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Pokemon in the Age of Distraction 

Wednesday, Jul 20 2016
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Last week some strange things happened in San Francisco. Some were bad, like the appearance of legitimate recruitment fliers for the KKK. Others were worse, even if they did not directly involve white supremacists.

Pokemon Go took over the town. People were playing the game everywhere, and that's no exaggeration. Places like the San Francisco Zoo welcomed players to "catch them all" — with general admission, of course — begging the question of which animals were really on display.

Numerous Pokemon events were planned, including a "Pokemon crawl" that might have generated the most buzz. As of press time Tuesday night nearly 8,000 people on Facebook said they would attend the Wednesday night event while 28,000-plus were "interested" in going. They should have been forced to get a parade permit.

But Pokemon as a societal barometer was in clearest focus in the Richmond District, where the police station there was forced to issue a very unique public service announcement. SFPD had already warned people how to properly play the game in public to avoid being robbed of their smartphone, but the Richmond Station went a step further:

"I'm sure everyone has heard about Pokémon Go, a new smart phone app phenomenon. The game is getting people outside, which is great, but it has also created a few problems."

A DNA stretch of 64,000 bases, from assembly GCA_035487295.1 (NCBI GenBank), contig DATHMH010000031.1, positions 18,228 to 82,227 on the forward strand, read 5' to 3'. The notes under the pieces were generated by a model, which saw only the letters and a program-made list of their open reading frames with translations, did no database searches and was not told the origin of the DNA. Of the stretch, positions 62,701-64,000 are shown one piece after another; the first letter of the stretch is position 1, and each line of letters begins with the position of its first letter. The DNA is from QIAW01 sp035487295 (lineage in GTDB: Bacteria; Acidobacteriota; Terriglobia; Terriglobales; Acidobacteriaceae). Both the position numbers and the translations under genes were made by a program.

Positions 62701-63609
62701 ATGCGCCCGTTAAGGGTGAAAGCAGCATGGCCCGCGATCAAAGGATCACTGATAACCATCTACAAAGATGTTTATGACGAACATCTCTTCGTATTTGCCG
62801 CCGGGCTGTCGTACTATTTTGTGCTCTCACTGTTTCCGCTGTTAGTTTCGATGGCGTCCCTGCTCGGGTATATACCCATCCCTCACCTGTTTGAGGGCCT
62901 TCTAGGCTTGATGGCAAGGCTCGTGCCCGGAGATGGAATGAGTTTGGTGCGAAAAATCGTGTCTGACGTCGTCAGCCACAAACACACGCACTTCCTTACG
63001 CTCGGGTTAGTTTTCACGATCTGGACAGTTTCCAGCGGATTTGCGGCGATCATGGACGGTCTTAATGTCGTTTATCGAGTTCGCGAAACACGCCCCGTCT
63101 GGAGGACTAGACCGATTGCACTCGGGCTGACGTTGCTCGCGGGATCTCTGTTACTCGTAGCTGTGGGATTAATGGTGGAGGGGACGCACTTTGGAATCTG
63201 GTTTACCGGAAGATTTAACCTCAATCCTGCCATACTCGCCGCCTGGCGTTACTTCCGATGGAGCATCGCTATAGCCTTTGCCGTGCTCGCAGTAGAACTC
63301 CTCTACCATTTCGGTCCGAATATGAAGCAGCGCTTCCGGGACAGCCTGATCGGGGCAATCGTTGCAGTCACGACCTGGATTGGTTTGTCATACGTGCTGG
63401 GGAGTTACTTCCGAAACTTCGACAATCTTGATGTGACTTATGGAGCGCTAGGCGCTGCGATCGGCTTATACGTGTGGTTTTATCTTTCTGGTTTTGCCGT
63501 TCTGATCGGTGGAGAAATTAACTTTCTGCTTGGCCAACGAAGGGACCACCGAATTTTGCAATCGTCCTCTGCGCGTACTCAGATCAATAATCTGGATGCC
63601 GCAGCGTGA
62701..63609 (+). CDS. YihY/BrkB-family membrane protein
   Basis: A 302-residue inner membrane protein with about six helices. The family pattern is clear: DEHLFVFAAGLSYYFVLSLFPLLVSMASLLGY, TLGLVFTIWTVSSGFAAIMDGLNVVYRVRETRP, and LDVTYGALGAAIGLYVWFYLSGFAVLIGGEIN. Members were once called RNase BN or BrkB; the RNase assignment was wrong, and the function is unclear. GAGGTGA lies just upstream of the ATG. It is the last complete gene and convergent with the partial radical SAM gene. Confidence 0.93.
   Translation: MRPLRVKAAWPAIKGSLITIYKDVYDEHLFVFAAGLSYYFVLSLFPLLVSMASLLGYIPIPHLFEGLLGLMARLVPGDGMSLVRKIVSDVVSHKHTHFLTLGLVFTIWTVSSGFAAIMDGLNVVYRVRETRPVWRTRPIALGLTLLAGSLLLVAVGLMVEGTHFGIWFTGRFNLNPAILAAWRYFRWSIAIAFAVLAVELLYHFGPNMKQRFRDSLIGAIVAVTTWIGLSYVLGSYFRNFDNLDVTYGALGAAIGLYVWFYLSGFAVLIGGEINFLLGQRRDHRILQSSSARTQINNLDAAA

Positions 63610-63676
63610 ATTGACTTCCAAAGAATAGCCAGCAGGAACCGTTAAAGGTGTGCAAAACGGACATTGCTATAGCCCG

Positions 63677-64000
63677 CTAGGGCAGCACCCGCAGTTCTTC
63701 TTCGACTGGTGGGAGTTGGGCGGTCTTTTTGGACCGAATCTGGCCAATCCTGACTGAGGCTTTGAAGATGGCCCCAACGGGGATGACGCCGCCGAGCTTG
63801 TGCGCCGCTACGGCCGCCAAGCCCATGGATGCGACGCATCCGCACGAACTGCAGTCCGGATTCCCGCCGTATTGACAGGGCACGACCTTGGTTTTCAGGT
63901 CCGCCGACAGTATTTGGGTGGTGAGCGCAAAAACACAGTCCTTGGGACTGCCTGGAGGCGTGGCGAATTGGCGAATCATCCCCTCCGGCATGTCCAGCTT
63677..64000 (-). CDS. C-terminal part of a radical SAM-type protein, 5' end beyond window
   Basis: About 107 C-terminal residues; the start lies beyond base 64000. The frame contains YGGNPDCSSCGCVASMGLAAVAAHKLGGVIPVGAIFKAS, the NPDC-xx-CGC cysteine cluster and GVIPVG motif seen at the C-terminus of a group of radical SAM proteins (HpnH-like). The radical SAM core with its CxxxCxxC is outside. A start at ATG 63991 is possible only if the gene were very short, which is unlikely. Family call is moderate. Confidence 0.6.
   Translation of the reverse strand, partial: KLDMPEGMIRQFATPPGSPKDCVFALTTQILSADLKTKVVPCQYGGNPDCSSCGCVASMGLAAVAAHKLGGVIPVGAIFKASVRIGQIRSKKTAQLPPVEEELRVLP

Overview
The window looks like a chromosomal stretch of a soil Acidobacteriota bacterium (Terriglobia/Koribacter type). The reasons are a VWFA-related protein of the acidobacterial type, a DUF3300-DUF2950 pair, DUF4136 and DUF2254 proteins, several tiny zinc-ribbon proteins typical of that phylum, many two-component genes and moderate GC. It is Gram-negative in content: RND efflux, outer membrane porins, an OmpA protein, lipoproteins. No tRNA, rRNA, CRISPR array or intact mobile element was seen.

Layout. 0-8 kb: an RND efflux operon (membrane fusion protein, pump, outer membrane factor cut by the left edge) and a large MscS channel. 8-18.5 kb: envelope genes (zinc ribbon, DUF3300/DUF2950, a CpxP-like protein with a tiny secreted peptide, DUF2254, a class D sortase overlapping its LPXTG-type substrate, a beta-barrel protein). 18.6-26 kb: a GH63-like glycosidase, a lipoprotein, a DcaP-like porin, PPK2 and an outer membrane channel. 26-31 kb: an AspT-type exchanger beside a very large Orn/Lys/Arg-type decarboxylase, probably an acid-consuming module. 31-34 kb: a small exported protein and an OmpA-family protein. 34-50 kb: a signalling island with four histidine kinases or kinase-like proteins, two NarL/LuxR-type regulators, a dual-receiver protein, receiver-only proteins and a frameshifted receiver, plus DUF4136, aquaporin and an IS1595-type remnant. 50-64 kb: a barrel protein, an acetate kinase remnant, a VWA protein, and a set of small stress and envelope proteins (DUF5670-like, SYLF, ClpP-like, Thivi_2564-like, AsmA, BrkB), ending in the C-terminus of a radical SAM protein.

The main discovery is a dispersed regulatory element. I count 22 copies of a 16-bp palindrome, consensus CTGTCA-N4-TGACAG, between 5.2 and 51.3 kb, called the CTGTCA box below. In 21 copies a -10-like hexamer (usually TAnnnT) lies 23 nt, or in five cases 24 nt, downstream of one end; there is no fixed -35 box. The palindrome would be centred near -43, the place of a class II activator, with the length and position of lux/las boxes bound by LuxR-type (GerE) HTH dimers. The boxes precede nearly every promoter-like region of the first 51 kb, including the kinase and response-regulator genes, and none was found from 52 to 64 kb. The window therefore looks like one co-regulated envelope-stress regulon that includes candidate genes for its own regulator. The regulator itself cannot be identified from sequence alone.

You don't say?

"There have been reported incidents of people walking into holes, trenches, lakes, creeks, and even in front of moving vehicles."

Moving vehicles? C'mon.

"People have also been wandering into restricted areas such as private property, police and fire stations, military installations, and other government facilities."

Military installations and government facilities? Oh.

"In fact, we experienced such an incident last night."

Do tell.

"On 07/12/2016 at 11:27 PM, a Richmond Station Officer found a person wandering in a restricted area of the Police Station. When the Officer asked the person what he was doing he said, "looking for Pokémon," not even looking up from his phone to acknowledge the Officer."


"If the person would have looked up from his phone he would have realized it was a restricted area of a police station."

There is no time to look up from the phone. The phone is life, and life moves too fast.

"The driveways and parking areas inside of Richmond Station are restricted to Police personnel only. Additionally, our emergency vehicles often need to exit rapidly and distracted people walking in these areas looking for virtual Pokémon creatures could be at risk. This is especially true for children."

The station bolded that last part, in hopes that we'd all get the message. Except we don't get it.

Last week a lot of news happened. The stories were covered by news outlets, but not with the same ferocity as Pokemon. Some stories were noteworthy: a long-anticipated report on the state of SFPD was released (the department is a mess, if you care to know), and more protests against police brutality nationwide were held. And the KKK felt like it could find a few soulless wanderers in San Francisco. Supervisors also decreed that City College should be free for residents and public employees.

Yet none of it really mattered, because Pokemon.

"Please have fun, but always look around and be cognizant of your environment," the Richmond Police Station warning on Pokemon concluded. "We are asking everyone to be aware of their surroundings and not to wander into places they shouldn't be. Play and enjoy Pokémon Go with a buddy, if possible, for safety."

Time to pair up, everyone, the world's a scary place full of scary monsters.

About The Author

Max DeNike


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